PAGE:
Noble Lords may find it helpful if I explain that Clause 2(1) sets out the commission's overarching duties. Two of these are to work towards the elimination of discrimination against disabled people and to promote the equalisation of opportunities for disabled people. In pursuing those duties we fully expect, and believe it will be necessary for, the commission to encourage good practice. Indeed, this is how much of what we all want the commission to do might be achieved. Encouraging good practice must be an integral part of the application of these duties. For example, the commission could pass on, perhaps through a representative body, to all large retail companies of a certain type elements of good practice developed and tested in a particular retail company and found to offer disabled people the same quality of service as others. That clearly seems to fall within the ambit of equalising opportunities. But there are perhaps very few examples of what we commonly call good practice which, to a pedantic eye, might not appear to fall within the scope of the main duties under Clause 2(1); one might take the view that certain aspects of disability etiquette training do not. Clause 2(2) therefore seeks to make clear beyond any doubt that the commission is free to encourage good practice.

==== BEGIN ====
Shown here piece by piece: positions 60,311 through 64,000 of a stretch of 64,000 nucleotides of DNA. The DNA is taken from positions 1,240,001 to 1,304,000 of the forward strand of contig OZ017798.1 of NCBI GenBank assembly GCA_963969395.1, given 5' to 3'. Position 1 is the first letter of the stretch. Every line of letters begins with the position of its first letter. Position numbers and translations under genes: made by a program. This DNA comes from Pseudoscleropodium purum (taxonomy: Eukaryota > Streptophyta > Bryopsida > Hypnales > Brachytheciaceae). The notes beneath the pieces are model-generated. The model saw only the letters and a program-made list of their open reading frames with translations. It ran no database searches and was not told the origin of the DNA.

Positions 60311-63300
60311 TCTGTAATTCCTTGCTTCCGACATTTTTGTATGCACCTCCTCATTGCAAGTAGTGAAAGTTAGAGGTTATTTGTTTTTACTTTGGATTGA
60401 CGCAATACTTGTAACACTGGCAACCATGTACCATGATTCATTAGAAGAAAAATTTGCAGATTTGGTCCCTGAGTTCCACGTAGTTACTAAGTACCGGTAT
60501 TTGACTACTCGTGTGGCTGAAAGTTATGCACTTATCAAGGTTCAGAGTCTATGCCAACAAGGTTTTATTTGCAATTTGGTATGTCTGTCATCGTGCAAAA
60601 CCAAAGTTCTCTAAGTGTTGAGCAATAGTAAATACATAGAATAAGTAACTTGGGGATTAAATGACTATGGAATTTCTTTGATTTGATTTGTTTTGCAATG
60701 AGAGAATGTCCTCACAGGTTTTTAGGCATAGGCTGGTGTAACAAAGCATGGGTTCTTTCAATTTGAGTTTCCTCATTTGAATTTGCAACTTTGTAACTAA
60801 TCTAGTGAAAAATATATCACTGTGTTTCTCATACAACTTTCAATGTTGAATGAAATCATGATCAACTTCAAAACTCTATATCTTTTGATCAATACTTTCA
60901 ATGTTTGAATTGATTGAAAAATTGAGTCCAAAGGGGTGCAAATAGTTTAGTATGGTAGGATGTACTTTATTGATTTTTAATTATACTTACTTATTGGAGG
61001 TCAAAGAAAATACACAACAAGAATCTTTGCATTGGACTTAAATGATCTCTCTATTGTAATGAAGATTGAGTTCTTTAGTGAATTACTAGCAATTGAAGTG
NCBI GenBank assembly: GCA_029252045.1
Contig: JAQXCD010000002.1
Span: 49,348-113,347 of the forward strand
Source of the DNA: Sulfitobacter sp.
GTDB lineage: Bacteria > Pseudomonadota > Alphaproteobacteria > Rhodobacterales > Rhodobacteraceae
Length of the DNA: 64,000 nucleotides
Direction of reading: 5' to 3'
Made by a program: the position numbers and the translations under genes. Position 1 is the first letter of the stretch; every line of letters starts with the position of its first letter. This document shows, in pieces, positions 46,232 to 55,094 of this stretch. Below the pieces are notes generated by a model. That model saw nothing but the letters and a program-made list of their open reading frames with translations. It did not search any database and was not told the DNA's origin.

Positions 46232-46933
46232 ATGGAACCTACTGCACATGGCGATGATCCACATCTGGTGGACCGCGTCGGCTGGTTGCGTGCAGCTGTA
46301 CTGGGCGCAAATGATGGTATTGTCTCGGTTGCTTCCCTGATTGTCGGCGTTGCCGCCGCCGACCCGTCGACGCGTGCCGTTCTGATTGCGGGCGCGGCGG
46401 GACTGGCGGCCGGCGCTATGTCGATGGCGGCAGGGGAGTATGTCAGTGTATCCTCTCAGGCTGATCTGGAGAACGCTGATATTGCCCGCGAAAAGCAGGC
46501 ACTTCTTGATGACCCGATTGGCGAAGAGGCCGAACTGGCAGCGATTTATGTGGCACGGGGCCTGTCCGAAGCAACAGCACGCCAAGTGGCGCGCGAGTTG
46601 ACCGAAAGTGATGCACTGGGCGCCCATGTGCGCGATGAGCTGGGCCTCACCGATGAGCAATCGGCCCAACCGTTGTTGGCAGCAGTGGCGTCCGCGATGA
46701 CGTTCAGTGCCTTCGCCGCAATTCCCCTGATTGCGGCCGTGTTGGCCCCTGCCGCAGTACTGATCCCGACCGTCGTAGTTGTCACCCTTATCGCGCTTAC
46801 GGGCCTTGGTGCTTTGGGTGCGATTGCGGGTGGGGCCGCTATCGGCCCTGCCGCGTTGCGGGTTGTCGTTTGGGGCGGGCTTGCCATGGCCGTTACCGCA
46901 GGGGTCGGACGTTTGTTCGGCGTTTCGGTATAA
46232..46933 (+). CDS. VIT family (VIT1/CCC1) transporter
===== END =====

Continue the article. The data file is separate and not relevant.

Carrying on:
However, there are dangers in making that a duty rather than a power. It would not be wise, for example, to place a duty on the commission to encourage good practice in a situation where no accepted good practice exists at all. To do so could open it up to challenge. Challenge might also come where the commission offers novel advice to overcome particular difficulties or where a judgment has to be made about which practices--